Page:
Wing Design

Wing Design Day 16: Support Washers, Trailing Edge Revisions, Support Blocks; Oh My!

This post isn’t about one particular day but rather several weeks of hard work. School, homework, and, for some, college applications, means we can no longer put in 40 to 60 hours per week like we were able to during the summer. With that said, we’re no less enthusiastic and we’re still working hard to get this plane up in the air by this upcoming summer! Let’s go over our most recent changes and the thought process behind them:

SUPPORT BLOCKS AND UPDATED FALSE RIBS

New design using foam support blocks
OLD design using aluminum stringer

We substituted the thin 9/16”x0.035” aluminum stringer that ran the length of the wing with a series of XPS (eXtruded PolyStyrene) foam blocks similar to that used in the Affordaplane. When we initially designed the stringer, we only planned for it to support the minimal force applied to the false ribs due to fabric tensioning. What we didn’t take into account is the buckling force of the rib caused by the moment generated at the spar attachment points when fully loaded to 5.7g (approx 240lb per rib). While our compression struts are designed to counteract this buckling, were they to fail, the rib would immediately cave into itself and that would NOT be good.

Though the rib held 280lb, it needed to be held to prevent it from bending and buckling
The idea behind the foam support blocks is that they are placed midway between the two spars and will effectively quadruple the buckling strength of the rib by reducing the column length by half according to Euler’s column buckling equation. Unlike the stringer, they run from the full width of the rib, providing better contact and rigidity. Though the ribs aren’t intended to carry any compressive load, were the compression struts to fail, the wing wouldn’t explode mid flight. Because the false rib attached to the stringer, the false rib design had to be slightly updated to epoxy into the support blocks.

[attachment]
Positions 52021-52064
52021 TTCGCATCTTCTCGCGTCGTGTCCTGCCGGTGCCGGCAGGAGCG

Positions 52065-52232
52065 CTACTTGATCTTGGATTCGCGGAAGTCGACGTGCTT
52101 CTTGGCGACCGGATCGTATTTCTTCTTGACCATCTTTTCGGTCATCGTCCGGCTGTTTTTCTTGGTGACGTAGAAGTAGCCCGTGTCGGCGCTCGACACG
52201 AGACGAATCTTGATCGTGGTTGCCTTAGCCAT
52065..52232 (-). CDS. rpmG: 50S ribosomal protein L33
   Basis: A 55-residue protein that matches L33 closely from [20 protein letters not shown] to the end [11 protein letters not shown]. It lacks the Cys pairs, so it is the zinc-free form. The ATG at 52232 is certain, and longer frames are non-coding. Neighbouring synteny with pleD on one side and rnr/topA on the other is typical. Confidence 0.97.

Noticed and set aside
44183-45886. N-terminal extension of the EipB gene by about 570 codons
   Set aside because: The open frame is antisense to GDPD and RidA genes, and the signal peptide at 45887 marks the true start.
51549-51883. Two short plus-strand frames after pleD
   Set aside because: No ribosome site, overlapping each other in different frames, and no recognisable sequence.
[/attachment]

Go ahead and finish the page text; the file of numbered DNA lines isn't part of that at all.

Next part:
New squared off false rib design

SUPPORT WASHERS

We discussed the reasons behind using support washers or support slings in our wing design day 15 blog post so we won’t get into those here. Long story short, we stayed up until 4am one night cutting out support slings only to find out our bandsaw skills weren’t good enough and the support slings were either too loose or didn’t fit. We were hesitant to use support washers because they rely on the adhesion between the washer and the rib but our testing proved they were much stronger than needed. While the support washers should technically be 6” in diameter to prevent tearout, we were only able to make them 4 ¾” due to the thickness of the rib. Nevertheless, they are still strong enough during testing so we’re good to go. The support washers are made of 0.016” 2024 T3 aluminum sheet metal which is so thin it can be cut out with scissors. There are technically three different diameters of support washers: rib, aileron, and aileron rib, but that will be covered in a later article.

TRAILING EDGE REVISIONS

We discussed the reasons behind using support washers or support slings in our wing design day 15 blog post so we won’t get into those here. Long story short, we stayed up until 4am one night cutting out support slings only to find out our bandsaw skills weren’t good enough and the support slings were either too loose or didn’t fit. We were hesitant to use support washers because they rely on the adhesion between the washer and the rib but our testing proved they were much stronger than needed. While the support washers should technically be 6” in diameter to prevent tearout, we were only able to make them 4 ¾” due to the thickness of the rib. Nevertheless, they are still strong enough during testing so we’re good to go. The support washers are made of 0.016” 2024 T3 aluminum sheet metal which is so thin it can be cut out with scissors. There are technically three different diameters of support washers: rib, aileron, and aileron rib, but that will be covered in a later article.

WING GENERATOR REVISIONS

 This section is full of a lot of a lot of technical CAD jargon so feel free to skip ahead if that’s not your thing. In short, we updated the wing part studio to now include an option to generate all geometry that would typically be included in the assembly. Though our old wing generator would create all unique parts (a standard design practice), it required the user to copy and arrange them as necessary in an assembly window to find useful data such as CG, weight, etc. Now there is an option to generate all parts, not just unique ones, making the wing generator a lot more user friendly for those without Onshape experience.

That’s all for today! We hope you found this article informative and useful for your own ambitions and projects. Now here’s a photo of Ollie’s cat Sweet Pea saying goodbye.

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